Mozart: Piano Quartet in E-flat major, K. 493 (1786, 30 minutes)
Mozart wrote the first of his two Piano Quartets (in G minor, K. 478) in late 1785, part of a commission from publisher-composer Franz Anton Hoffmeister. Hoffmeister didn’t much care for the new Quartet, though, thinking it too dark and complex to sell well, and cancelled the commission. A few months later, in May-June 1786, Mozart went on to write the Piano Quartet in E-flat major anyway. Described by Mozart scholar Alfred Einstein as “bright in color, but iridescent, with hints of darker shades,” the E-flat major Quartet became popular in Europe’s salons. A columnist for a Weimar music journal of the day wrote humorously of performances by less accomplished amateurs, where “everyone yawned with boredom at the incomprehensible racket of four instruments that did not keep together for four bars on end.” By contrast, he continued, “What a difference when this oft-mentioned work is performed with the greatest accuracy by four skilled musicians who have studied it carefully, in a quiet room where the suspension of every note cannot escape the listening ear.”
With its relaxed yet purposeful stride, the first movement has several themes, probably the most important of which is a graceful tune that begins in the piano and is quickly taken up by the violin. This motto is heard some 37 times throughout the movement and dominates the central development section, with its keyboard runs and string dialogues. The beautiful, expressive slow movement is largely a dialogue between the piano and the strings, dominated by a melody that Alfred Einstein described as “the purest, most childlike and godlike melody ever sung.” Dominated by an idea heard first in three unison strings accompanied by syncopated piano, the third movement, like the first, concludes with a canonic statement of the main theme.
Mozart: Clarinet Quintet in A major, K. 581 (1789, 33 minutes)
Mozart’s last years, spent in Vienna, had many high points, but also saw financial worries, increasingly bad health, and gradually waning fame. One of the redeeming features of those years, though, was his friendship with the clarinetist Anton Stadler, a performer in the city’s court orchestra. Mozart – who had always loved the sound of the clarinet, but was particularly taken with Stadler’s abilities – wrote a number of works for his friend, including one of his last masterpieces, the Clarinet Concerto, and the Clarinet Quintet, written in the summer and early fall of 1789. Stadler was known for the beauty of his tone in the lower, so-called chalumeau, range of the clarinet, and Mozart made a point of exploiting this range in his Quintet (the work is, in fact, often performed on the lower pitched basset clarinet).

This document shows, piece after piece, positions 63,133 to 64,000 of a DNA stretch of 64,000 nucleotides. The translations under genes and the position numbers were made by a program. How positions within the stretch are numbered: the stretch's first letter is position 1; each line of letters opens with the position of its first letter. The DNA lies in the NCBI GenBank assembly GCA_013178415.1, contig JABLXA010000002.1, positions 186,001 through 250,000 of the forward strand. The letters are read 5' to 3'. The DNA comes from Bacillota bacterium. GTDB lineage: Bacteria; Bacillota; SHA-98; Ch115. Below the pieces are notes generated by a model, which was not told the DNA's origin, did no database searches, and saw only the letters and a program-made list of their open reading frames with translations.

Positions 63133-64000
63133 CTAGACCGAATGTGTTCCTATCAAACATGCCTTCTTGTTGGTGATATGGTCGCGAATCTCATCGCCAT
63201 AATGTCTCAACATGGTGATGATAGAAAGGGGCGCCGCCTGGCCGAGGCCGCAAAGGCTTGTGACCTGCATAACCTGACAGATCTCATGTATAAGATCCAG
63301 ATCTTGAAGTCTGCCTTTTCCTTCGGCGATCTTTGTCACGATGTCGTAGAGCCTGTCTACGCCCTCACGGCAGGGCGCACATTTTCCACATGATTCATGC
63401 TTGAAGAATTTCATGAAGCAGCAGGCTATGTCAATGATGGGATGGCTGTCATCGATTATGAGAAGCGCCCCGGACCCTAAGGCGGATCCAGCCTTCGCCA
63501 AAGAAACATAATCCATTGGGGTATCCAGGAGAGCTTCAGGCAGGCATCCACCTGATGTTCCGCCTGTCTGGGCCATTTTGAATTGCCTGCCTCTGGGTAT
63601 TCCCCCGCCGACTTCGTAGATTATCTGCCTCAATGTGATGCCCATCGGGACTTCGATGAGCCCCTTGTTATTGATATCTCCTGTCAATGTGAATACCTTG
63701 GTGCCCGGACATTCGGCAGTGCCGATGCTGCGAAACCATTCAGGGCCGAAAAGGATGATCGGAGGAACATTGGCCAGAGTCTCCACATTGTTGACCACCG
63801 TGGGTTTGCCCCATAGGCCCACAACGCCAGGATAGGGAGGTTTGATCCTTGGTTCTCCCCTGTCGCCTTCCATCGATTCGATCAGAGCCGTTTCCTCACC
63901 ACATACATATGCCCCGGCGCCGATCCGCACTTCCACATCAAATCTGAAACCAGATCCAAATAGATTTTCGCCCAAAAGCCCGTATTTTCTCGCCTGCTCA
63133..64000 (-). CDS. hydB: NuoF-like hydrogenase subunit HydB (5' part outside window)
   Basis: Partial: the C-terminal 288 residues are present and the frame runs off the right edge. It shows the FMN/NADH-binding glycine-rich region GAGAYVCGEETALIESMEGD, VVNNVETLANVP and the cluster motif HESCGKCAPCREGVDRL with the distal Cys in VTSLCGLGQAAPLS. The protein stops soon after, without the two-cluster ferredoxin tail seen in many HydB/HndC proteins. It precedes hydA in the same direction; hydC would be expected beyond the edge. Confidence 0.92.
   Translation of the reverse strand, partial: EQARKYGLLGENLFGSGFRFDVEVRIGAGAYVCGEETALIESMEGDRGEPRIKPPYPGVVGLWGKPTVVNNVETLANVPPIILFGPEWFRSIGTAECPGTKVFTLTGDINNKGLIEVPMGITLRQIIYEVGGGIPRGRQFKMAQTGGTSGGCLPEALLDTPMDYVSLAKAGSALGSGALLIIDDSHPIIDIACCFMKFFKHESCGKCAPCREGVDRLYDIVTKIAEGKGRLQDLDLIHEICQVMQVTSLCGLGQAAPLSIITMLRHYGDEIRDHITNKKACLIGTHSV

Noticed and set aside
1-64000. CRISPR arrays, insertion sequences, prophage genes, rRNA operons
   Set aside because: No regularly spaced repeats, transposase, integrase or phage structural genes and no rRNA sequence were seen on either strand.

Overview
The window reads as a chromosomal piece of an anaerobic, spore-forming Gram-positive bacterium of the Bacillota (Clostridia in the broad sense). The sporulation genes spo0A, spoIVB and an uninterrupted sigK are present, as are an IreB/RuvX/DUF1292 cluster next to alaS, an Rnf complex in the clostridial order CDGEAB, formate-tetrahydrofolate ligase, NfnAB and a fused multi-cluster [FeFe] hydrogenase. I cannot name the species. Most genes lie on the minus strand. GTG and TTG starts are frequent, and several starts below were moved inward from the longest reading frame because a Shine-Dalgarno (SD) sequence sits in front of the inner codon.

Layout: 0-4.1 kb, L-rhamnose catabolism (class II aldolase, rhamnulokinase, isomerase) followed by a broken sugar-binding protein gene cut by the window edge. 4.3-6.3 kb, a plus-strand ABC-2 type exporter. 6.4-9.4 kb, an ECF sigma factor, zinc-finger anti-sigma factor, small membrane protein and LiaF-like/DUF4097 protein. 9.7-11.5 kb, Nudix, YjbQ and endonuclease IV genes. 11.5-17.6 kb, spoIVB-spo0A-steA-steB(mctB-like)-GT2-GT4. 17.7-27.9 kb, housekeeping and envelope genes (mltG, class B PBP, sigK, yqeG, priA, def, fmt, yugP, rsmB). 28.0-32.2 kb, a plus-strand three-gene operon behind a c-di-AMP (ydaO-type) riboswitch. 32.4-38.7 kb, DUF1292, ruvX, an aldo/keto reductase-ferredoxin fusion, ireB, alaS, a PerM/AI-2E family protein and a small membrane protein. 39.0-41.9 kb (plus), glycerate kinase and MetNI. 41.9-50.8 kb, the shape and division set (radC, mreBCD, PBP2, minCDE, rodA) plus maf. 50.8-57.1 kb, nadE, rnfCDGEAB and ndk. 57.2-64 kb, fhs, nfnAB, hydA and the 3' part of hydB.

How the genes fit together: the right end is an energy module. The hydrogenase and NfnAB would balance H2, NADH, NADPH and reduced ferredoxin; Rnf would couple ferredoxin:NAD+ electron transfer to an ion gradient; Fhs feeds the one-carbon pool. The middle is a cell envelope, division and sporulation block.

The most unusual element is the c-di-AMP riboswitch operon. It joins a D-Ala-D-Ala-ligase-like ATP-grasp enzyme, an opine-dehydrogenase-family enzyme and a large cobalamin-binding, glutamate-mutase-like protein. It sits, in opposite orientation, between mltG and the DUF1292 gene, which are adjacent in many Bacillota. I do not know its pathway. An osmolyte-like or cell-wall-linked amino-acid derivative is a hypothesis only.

The lyrical, autumnal first movement sets the mood for the entire work; the five instruments interact as equals, with a fair amount of contrapuntal interaction. The clarinet takes more of a lead in the beautiful slow second movement. The short minuet third movement is noteworthy for the clarinet solo featured in the central trio section. The final movement is a set of five variations on a bouncy little theme resembling a child’s song; Mozart develops this simple tune in a number of ways, including the introduction of a counter theme in the first variation, a minor key third variation, a slow fifth variation of surpassing loveliness, and a perky coda to conclude.
Mozart: Grande Sestetto Concertante, K. 364 (1779, 30 minutes)
The Grande Sestetto Concertante is an 1808 arrangement of Mozart’s famous Sinfonia Concertante in E-flat major, K. 364, for pairs of violins and violas, along with cello and bass. The sinfonia concertante form is, as its name suggests, something of a combination of symphony and concerto, typically a multi-movement work for two or more soloists with orchestra. Related in some respects to the concerto grosso of the Baroque era, the sinfonia concertante enjoyed quite a vogue during the half-century from 1770 to 1820. One of the greatest works of the genre is Mozart’s K. 364, which Mozart probably wrote in Salzburg during the summer of 1779. He may have intended to play one of the solo roles himself; Mozart played both the violin and viola well, preferring the latter when playing chamber music.
The first movement is one of Mozart’s largest, most melodically profligate movements. Several memorable themes are strung together, and noteworthy is the way Mozart has the soloists ease their way into the texture as the other instruments fade. The soloists sometimes play in harmony, sometimes answer one another in a call-and-response, but are always equal partners. There is an almost operatic seriousness to the poignant, emotional second movement. Largely in a dark C minor, the soloists engage in a passionate colloquy. By contrast, the final movement is a brilliant rondo, with four statements of the dancing main theme and three contrasting episodes in which the soloists engage in a freewheeling series of exchanges.
Program Notes by Chris Morrison